It stands to reason that the advent of virtual assets, built on complex technological cryptography, will give rise to more sophisticated financial crimes. Subsequently, with greater complexity and anonymity in financial systems, and the criminal contrivances that plague them, the challenges of understanding, detecting and preventing financial crime grow too.

Quantifying crypto crime

Chainalysis Report, published in January this year, provides some valuable insights into the evolving nature and scale of these problems across the span of five years. For example, as of early 2022, illicit wallet addresses hold at least $10bn worth of cryptocurrency, and since 2017, over $33bn of money laundering using cryptocurrency has been detected. Almost half of this was in 2021, when a record $14bn of illicit crypto activity was identified, up 79% from 2020.

Crypto theft also hit a record high, with $3.2bn stolen in 2021, up 516% from 2020. Shocking though these figures may seem, they coincide with massive growth in crypto adoption and usage – up 567% since 2020, to a staggering $15.8trn – with illicit activities representing a record low of just 0.15% of all monitored transaction volume.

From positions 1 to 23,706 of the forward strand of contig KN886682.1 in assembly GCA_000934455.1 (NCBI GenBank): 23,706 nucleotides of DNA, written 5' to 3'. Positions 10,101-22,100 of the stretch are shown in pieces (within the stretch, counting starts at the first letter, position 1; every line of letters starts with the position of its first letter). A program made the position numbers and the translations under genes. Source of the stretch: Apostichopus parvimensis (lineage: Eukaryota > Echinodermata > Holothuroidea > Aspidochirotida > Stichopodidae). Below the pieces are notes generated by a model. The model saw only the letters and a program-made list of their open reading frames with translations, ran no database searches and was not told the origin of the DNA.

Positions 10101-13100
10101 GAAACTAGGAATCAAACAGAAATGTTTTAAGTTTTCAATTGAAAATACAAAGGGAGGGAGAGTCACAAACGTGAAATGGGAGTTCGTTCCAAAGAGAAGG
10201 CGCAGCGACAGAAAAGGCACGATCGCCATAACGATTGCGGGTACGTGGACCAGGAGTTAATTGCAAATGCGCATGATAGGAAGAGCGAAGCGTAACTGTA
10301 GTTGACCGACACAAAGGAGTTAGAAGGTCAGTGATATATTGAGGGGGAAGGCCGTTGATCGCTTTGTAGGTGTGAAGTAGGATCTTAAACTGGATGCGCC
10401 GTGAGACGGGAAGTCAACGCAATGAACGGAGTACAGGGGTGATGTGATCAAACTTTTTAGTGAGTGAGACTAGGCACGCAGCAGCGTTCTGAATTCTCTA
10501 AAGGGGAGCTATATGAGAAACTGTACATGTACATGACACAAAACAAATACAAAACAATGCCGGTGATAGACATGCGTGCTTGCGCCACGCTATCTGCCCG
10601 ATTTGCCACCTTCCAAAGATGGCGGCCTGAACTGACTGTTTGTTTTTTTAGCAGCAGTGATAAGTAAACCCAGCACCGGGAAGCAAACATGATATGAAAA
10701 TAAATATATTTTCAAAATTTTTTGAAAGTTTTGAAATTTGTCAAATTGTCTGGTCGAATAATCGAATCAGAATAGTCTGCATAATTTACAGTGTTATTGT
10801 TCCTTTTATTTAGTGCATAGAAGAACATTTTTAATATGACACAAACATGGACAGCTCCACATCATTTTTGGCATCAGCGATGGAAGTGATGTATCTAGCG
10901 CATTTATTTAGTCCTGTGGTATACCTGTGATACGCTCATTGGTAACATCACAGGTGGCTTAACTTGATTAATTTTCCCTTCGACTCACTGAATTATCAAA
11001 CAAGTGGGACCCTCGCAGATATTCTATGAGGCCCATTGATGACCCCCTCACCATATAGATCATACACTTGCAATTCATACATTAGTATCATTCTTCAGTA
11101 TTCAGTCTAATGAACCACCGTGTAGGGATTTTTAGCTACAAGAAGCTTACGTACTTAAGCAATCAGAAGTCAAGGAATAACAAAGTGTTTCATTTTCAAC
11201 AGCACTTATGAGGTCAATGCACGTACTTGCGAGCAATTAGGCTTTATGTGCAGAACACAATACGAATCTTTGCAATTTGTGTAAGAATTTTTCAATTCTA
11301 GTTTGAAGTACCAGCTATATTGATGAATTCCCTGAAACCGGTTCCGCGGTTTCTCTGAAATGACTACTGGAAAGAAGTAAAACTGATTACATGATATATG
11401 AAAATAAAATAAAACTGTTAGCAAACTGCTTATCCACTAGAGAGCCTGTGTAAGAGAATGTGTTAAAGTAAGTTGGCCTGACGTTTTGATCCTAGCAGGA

Meaningful comparisons with the wider global financial system are difficult, as they rely on fragmented and error-prone data. But according to a 2021 report by the United Nations’ FACTI Panel, money laundering is estimated to account for around 2.7% of global GDP. Assuming this to be accurate and relevant would mean that illicit transactions are around 18 times less prevalent in crypto as in the wider global economy.

Either way, $14bn remains a hefty amount of dirty money. The analysis identified payments related to child abuse, illegal marketplaces, fraud operations, ransomware and hacks; but scams and stolen funds made up over half of the total, or $7.8bn, of which $2.8bn was related to ‘rug pulls’. A single, centralised exchange, Thodex, accounted for almost 90% of that amount, although Chainalysis noted that “all the other rug pulls in 2021 began as DeFi projects”.